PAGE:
Mavis Staples is a once-in-a-generation artist whose impact on music and culture is undeniable. Over the past several years, her solo work has flared up and a new generation of listeners have taken a liking to her music. Staples has more than cemented a legacy as one of the most distinctive voices in the past 60 years of American music.
1. She was inducted into the Rock and Roll Hall of Fame in 1999 and into the Blues Hall of Fame in 2017.
2. At age eleven, she began her singing career with her family gospel group The Staple Singers.
For most artists, it is enough, to achieve mastery of a single genre. A select few are able to reinvent themselves at some point in their career and conquer a second style. Incredibly, the Staple Singers, known far and wide as the First Family of Song, managed to achieve greatness in three separate and distinct genres during the first three decades of their storied career. (Rock Hall)
3. Her voice has been sampled by some of the biggest selling artists, including Salt ‘N’ Pepa, Ice Cube, Ludacris, and Hozier.
4. Mavis’ Father “Pops” Staples was a close friend of Martin Luther King Jr.
In the mid-1960s, her father, and group leader, Roebuck “Pops” Staples, became close friends with Rev. Martin Luther King, Jr. The group became one of the great voices of the Civil Rights Movement, taking popular songs, and performing them in their trademark manner.
5. Bob Dylan had a crush on Mavis when they met in the 60s. Dylan still considers her, “the one that got away.”
“I knew who Mavis was without having to be told. Her singing just knocked me out.”
In August 1963, Dylan and the Staples each made their debut at the Newport Folk Festival. Greg Kot’s book I’ll Take You There: Mavis Staples, the Staple Singers, and the March up Freedom’s Highway recounts how Dylan had “an instant crush” on Mavis and famously told her dad he wanted to marry her in the festival dining hall. “Pops says loud enough for everyone to hear, ‘Don’t tell me, tell Mavis,’ ” she told Kot, admitting they shared their first kiss there.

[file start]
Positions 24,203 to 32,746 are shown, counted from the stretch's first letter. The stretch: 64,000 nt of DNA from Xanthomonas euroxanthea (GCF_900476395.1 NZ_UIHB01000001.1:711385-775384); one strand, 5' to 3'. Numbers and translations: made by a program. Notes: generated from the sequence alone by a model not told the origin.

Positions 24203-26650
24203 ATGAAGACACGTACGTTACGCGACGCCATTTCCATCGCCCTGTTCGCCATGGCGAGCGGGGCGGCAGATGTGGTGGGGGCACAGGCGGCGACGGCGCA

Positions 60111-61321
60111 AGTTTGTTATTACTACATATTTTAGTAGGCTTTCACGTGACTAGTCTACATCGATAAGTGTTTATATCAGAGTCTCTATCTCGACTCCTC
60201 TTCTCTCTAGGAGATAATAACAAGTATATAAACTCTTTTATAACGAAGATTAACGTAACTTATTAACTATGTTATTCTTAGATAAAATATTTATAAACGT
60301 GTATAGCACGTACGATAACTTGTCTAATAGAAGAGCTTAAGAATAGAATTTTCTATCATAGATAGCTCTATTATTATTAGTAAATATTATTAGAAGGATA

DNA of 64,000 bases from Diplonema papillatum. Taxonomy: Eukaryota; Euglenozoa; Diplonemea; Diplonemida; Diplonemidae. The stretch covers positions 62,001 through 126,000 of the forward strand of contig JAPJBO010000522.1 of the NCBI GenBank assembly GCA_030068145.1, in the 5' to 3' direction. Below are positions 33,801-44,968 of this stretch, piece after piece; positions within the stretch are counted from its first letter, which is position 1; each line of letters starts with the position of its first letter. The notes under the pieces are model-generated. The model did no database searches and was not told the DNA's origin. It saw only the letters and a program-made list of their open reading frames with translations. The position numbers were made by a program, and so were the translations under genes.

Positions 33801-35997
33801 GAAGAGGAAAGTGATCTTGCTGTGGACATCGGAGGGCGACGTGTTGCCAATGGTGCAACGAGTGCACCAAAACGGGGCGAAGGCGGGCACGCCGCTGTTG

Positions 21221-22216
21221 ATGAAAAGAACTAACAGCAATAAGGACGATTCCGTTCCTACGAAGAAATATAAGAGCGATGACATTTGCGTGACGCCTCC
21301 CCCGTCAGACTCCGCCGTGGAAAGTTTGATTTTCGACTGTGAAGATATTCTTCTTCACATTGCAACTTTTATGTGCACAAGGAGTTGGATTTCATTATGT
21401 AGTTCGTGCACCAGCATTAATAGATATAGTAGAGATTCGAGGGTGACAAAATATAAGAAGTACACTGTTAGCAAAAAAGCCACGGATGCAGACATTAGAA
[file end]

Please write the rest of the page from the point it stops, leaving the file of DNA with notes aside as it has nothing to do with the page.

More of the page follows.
6. NPR’s weekly current events quiz Wait Wait… Don’t Tell Me! calls Mavis a perfect guest.
Peter Sagal, the host of NPR’s Wait Wait… Don’t Tell Me, digs into the Staples’ past to talk about her time with The Staple Singers, her family music group that delivered hits like “Respect Yourself” and “I’ll Take You There.”
7. Ben Harper inspired her to try skateboarding for her 80th birthday.
Ben Harper produced Mavis Staples’ fourteenth studio album, We Get By, that was released on May 24, 2019. An album of originals written by Harper for the legendary gospel/r&b singer and songwriter, the album’s lead single, “Change,” finds the singer addressing gun violence and civil rights. (Rolling Stone)
8. In 2005, The Staples Singers received the Grammy Lifetime Achievement Award.
9. Former President Barack Obama is a Mavis Staples fan.
Not only did Obama include Staples’ song “Change” in his best-of-2019 Spotify playlist, but he also praised the artist before receiving her Kennedy Center Honors in 2016.
10. Before her own Kennedy Center Honors in 2016, Mavis Staples & James Taylor paid tribute to Paul McCartney.
James Taylor and Mavis Staples honor Paul McCartney (2010).